How to create an awesome Digital Strategy?

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Consumers  are making decisions differently today than ever before. They have more product choices, there is an expansion of touch points (magazines, radio, television, banner and paid search advertising, etc). There has also been an increasing importance of Word of Mouth (Social Media). Consumers are increasingly better informed. As a result of the sea-change in the information and perception age how should you think about your Digital or Marketing Strategy? What should be the way forward? Harvard Business Review published an article on Social Media branding which led me to share some of the cutting edge thinking via this persuasion.

Marketing and Advertising hasn't been able to keep pace with the changes in the way consumers are making their decision. I remember the days when I worked in the agency world where Strategy and Analytics almost invariably addressed needs and insights from a 'Marketing Funnel' stand-point. In many industry publications and white-papers the funnel approach/thinking is still prevalent. While it was (and to some extent still is) a good model to measure brand adoption and linear conversion it fails to capture two key elements:

(1) The dynamic nature of how consumers make decisions.

(2) Where to focus on from a strategy perspective to drive sustainable competitive advantage.

 Figure 1: Old School Thinking - Marketing FunnelFigure 1: Old School Thinking - Marketing Funnel

Products and brands come in and out of the decision making process rapidly. As consumers we don’t necessarily start out considering a large number of brands or products and then narrow down as a 'marketing funnel' in the above figure might suggest. The path to purchase (or successful transaction) is convoluted! To add to the complexity different consumers can buy, recommend, or evangelize the same product through very different touch-points or journeys. These discussions or journeys may start with their friends/family, expand to personal experiences or other opinions, or consultation with other experts in the field. Therefore the consumer journey is different for different people and is not necessarily linear.

As a marketer and a strategist, it is extremely important to understand this decision making process to maximize the chances of consumers selcting their product and where to focus their marketing efforts on. Personally, I am a big fan of succint representation of this complex subject by folks at HBR and McKinsey.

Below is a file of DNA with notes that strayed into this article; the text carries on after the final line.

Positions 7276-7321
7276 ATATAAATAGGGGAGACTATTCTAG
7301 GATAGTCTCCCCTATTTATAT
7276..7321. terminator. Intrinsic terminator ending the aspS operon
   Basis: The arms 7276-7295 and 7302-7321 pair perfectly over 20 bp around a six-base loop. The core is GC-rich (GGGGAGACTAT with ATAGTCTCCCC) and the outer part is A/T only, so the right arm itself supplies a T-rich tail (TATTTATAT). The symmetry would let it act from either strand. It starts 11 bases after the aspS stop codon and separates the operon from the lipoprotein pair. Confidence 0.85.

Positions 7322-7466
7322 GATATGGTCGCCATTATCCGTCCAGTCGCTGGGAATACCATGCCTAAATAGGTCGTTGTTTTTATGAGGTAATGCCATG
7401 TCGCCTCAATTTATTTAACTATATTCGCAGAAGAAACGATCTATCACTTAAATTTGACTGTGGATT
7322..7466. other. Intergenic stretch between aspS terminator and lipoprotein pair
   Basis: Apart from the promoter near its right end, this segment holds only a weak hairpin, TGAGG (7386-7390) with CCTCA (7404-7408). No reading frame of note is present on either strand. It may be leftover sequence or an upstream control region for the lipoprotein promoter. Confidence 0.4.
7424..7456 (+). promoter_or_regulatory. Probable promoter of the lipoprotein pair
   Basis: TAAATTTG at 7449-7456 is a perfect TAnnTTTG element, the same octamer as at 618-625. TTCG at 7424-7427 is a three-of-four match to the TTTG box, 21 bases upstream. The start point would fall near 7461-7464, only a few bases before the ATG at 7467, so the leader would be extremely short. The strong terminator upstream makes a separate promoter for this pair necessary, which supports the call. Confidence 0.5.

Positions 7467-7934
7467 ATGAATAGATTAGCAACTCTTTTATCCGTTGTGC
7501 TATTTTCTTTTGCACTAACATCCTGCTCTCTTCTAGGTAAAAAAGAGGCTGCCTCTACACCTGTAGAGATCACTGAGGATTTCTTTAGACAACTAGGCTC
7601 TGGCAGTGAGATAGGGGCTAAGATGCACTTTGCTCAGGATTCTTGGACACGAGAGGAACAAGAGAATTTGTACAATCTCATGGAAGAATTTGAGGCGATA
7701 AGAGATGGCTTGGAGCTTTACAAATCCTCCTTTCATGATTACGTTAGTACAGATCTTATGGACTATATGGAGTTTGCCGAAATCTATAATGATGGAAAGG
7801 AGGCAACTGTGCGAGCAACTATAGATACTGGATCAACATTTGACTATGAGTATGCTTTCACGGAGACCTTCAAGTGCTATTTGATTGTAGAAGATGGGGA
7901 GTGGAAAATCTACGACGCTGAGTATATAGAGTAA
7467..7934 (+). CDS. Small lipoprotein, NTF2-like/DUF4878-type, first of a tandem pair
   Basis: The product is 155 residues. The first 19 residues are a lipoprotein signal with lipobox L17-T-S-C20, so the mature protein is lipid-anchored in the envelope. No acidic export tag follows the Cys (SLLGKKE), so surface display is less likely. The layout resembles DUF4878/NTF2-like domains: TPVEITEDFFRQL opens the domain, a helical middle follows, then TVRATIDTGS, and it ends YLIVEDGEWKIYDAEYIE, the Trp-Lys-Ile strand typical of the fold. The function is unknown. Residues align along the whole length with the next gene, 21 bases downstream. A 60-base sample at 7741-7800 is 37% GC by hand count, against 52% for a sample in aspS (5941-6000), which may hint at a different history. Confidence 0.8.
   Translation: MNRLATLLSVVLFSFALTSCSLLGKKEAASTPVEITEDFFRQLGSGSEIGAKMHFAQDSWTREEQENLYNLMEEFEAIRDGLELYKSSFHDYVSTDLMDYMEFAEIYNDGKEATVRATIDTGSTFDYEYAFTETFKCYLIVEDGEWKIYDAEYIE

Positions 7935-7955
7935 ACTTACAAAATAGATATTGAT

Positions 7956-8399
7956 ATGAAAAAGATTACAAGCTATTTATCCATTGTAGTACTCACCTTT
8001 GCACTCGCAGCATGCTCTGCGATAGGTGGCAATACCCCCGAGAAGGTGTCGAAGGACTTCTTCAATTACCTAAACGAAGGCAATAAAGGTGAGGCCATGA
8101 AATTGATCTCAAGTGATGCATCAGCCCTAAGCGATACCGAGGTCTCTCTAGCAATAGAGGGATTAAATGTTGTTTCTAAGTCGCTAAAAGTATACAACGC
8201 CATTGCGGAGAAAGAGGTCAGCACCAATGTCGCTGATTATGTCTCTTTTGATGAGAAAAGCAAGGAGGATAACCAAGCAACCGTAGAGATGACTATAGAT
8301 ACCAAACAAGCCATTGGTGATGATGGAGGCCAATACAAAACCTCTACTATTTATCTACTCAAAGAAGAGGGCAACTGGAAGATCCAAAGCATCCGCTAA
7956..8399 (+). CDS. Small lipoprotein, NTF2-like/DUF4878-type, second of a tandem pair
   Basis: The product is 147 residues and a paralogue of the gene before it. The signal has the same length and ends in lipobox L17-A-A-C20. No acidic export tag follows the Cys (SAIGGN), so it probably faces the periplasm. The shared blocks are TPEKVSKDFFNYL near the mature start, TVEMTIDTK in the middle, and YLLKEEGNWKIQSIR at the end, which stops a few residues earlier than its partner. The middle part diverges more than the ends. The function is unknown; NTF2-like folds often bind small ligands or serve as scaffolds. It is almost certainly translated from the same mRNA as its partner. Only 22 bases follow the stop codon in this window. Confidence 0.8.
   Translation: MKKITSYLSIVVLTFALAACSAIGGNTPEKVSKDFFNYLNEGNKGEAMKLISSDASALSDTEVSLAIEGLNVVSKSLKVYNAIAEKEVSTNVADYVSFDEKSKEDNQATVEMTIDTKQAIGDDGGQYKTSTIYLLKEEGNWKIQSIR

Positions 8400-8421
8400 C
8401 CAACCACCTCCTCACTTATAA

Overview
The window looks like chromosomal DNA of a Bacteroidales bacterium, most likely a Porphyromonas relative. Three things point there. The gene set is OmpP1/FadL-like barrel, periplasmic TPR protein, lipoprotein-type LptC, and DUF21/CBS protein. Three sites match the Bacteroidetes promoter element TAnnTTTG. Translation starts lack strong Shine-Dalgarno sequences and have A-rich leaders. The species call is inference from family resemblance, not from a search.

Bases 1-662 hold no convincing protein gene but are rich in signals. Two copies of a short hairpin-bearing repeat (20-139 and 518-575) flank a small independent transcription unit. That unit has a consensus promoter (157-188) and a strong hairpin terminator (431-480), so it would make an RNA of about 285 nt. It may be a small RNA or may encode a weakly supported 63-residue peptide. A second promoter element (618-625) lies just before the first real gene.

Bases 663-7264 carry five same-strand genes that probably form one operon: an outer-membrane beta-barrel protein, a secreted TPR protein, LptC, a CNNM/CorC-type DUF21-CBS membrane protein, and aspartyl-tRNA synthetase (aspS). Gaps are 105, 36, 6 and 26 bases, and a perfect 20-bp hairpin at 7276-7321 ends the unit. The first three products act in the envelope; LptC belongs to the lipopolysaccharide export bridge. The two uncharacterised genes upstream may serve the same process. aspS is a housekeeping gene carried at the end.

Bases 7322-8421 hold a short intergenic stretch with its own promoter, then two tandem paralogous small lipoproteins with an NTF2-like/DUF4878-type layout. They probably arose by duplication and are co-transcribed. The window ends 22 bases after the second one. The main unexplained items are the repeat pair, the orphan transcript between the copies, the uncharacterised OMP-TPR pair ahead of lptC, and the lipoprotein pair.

Consumer Decision JourneyFigure 2: Consumer Decision Journey

Let's examine the critical aspects of this decison journey:

1. Consideration: This phase typically starts with a Trigger. A trigger could be anything that surfaces opportunity. In my business (asset management) it could be performance or cost, for technology product it could be the hip factor (think "if you don't have an iPhone you don't have an iPhone"). At the end of the day, it's an external (usually marketing) stimuli which forces the consumer into the decision making process where he/she is led to think about a product or the brand. It has been a common belief in the old funnel approach that a consumer starts with a given number of brands and then winnows them down, however, the reality is that the number of brands in the initial Consideration phase is small.

2. Evaluation: This is a critical phase of CDJ as this phase represents the "mental negotiations" a consumer undertakes. In this dynamic phase of the journey, brands enter and exit the consumers mind. Either the consumer takes control and actively seeks out informaton about the brand/product (online or offline) or is influenced by his friends, family, or peers about the benefits of the brand/product. This is the stage where the number of brands in consumer's mind increases. This is where Digital Strategy can step-up and enable consumers to quickly dismiss other brands by competition or selective differentiation.

3. Action: This is the "moment of truth" phase of the journey. This is the phase when brands ability to "convert" / "close the deal" comes in. There is an element of impulse (e.g. buying a pair of jeans in a whim) but  impulse or non a vast majority of times this phase represents the culmination of marketing or messaging to the beginning of bottomline impact.   

4. Post Purchase: In the "old funnel" approach everything ends in the Action (or conversion) phase. In the new paradigm, the post purchase experience has become extremely important especially in the Word of Mouth (Social Media) age. This phase drives loyalty and future impression of the brand. It also determines whether or not the consumer will keep the brand/product in their consideration for future transactions and advocacy. More importantly, as the CDJ suggests, the shorter and least resistant path is represented via the Loyalty Loop hilighting the importance of this phase of the decision journey. 

It's also the hardest to master as it requires discipline and consistency.

It's time for marketers to adopt the new thinking and approach, its the "sweet spot" which will invariably reduce your acquisition cost and enable you to focus on the customer which should be the case anyways. Always!

What do you think about this model? Will it work within your business construct? If so what aspect of the journey would you focus on?